China pledges $60 billion in aid and loans to Africa, no ‘political conditions attached’

Chinese President Xi Jinping announced $60 billion in aid and loans for Africa while hosting more than 40 of the continent’s leaders in Beijing, saying that the money came with no expectation of anything in return.

Beijing pushed back on criticism that it was shackling poorer countries with heavy debt burdens they will struggle to pay back, portraying the Chinese government as a magnanimous one motivated only to share its experience of rapid industrialisation.

“China’s investment in Africa does not come with any political conditions attached and will neither interfere in internal politics nor make demands that people feel are difficult to fulfill,” Xi said during a keynote address to the Forum on China-Africa Cooperation.

The money will be focused on infrastructure to help speed African countries’ development, not on “vanity projects,” Xi said.

Details were vague, but the $60 billion included $15 billion in grants, interest-free loans and concessional loans, $20 billion in credit lines and a $10 billion special fund for development financing. Chinese companies also will be encouraged to invest at least $10 billion in Africa over the next three years, state media reported.

The package outlined by Xi also includes medical aid, environmental protection, agricultural training and assistance, and government scholarships and vocational training for more than 100,000 young Africans.

At the last forum, held in Johannesburg three years ago, Xi also pledged $60 billion in investment. He said that this money had already been granted or earmarked, so the latest announcement represented a second round of $60 billion.

The program is part of Xi’s broader Belt and Road Initiative, an ambitious $120-billion-plus project that aims to link 65 countries in Europe, Asia and Africa — together accounting for almost two-thirds of the world’s population — through infrastructure projects and trade.

At a time when President Trump is engaged in trade fights with the United States’ neighbours and allies, the Chinese leader seems to relish the opportunity to appear as a popular international statesman and champion of the liberal economic order.

For two days in a row, every headline on the front page of the state-run People’s Daily started with the words “Xi Jinping,” as the president met with the leaders of Angola, Gabon, Mauritius, Senegal and elsewhere. He also hosted Sudanese President Omar al-Bashir, who has been charged by the International Criminal Court with war crimes and crimes against humanity.

Over the past two decades, China has gone from being a relatively small investor in Africa to becoming the continent’s largest economic partner, with bilateral trade growing at about 20 percent annually, according to a report last year from the consultancy McKinsey. Foreign direct investment has grown even faster over the past decade, at about 40 percent a year, it found.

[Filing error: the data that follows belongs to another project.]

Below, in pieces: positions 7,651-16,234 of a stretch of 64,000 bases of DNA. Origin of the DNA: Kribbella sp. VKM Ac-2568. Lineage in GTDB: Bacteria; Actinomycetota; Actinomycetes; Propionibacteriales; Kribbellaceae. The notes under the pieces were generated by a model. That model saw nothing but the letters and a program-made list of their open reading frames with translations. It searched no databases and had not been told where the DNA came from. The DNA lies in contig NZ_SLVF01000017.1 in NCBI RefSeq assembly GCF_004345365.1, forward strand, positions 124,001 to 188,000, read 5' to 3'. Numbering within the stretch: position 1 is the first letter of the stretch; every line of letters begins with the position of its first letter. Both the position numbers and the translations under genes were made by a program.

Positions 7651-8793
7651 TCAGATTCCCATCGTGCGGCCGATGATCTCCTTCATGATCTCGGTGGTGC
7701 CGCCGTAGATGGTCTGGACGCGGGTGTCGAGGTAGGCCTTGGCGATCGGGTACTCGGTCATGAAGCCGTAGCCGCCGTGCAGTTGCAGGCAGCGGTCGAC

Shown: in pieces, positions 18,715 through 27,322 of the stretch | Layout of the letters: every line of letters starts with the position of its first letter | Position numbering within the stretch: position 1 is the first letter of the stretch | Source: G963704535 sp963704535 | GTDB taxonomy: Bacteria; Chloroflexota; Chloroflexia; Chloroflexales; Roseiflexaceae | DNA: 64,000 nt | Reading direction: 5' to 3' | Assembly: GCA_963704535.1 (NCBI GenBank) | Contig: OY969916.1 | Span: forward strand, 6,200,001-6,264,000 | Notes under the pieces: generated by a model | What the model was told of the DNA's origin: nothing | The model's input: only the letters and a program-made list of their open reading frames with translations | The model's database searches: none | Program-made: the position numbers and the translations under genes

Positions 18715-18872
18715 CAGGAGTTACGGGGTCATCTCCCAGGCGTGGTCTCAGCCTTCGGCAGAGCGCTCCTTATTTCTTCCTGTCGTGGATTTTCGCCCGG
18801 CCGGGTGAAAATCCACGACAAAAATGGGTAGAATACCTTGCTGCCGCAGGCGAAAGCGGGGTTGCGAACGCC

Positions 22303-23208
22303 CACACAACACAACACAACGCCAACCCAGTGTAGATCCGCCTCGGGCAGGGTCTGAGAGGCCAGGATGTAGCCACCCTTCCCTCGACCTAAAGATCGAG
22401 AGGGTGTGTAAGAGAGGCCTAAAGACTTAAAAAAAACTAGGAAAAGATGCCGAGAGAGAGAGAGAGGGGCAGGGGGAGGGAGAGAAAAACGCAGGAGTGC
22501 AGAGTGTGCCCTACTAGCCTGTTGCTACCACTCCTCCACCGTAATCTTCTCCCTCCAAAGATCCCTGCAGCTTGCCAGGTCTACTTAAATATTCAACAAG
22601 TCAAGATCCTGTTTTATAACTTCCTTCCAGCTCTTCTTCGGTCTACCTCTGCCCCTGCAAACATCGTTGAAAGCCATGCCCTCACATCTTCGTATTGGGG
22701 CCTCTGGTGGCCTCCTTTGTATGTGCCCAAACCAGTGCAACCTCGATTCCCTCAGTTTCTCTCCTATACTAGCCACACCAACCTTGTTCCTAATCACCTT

But critics say that with many of its infrastructure projects, China is luring needy countries into “debt traps.”

Take Sri Lanka, which last year had no choice but to grant China a 99-year lease for a Belt and Road Initiative port after it failed to attract enough business to make its loan payments.

Last month, Malaysian Prime Minister Mahathir Mohamad canceled more than $20 billion worth of planned Chinese infrastructure projects, saying he was concerned about paying for them. “We do not want a situation where there is a new version of colonialism happening because poor countries are unable to compete with rich countries,” he said during a visit to Beijing.

Analysts have raised concerns about African countries, many of which are subject to the whims of commodity markets, not being able to repay Chinese loans.

The three countries most vulnerable because of large debts owed to China are Djibouti, Congo and Zambia, say academics at the China Africa Research Initiative at Johns Hopkins University. Zambia, which has a gross domestic product of $19.5 billion, according to the World Bank, had taken about $6.4 billion in loans from China, the researchers wrote in a briefing paper last month.

But Rwandan President Paul Kagame, who chairs the African Union, said that rather than viewing the investment as a “debt trap,” other countries should be asking why they’re not giving Africa as much assistance as China.

“We have benefited a lot from China’s support in our social and economic programs, and that has continued to strengthen the partnership between China and Rwanda,” Kagame told the People’s Daily.

He also got in a dig at Trump, saying the forum “can show the world how countries can work collaboratively at a time when issues like trade protectionism continue to brew.”

South African President Cyril Ramaphosa also rebuffed suggestions that China is taking advantage of the continent. The leaders “refute the view that a new colonialism is taking hold in Africa, as our detractors would have us believe,” he told the forum.

Chinese state media outlets have been aggressively explaining why such investment is good for the continent — and positioning Xi as the champion of the African people.

“Africa is still at the initial stage of industrialisation, and the process is very likely to collapse without sustainable investment growth,” the state-linked Global Times reported Monday. Chinese loans can help African countries improve their infrastructure, it said.

“We believe African people, instead of Western observers, know best what is most needed by the continent,” stated the paper, which often reflects official thinking. In an editorial, the paper said that the West just had “sour grapes” over China’s good relations with Africa.

Re-dessiminated by The Asian Banker from The Washington Post

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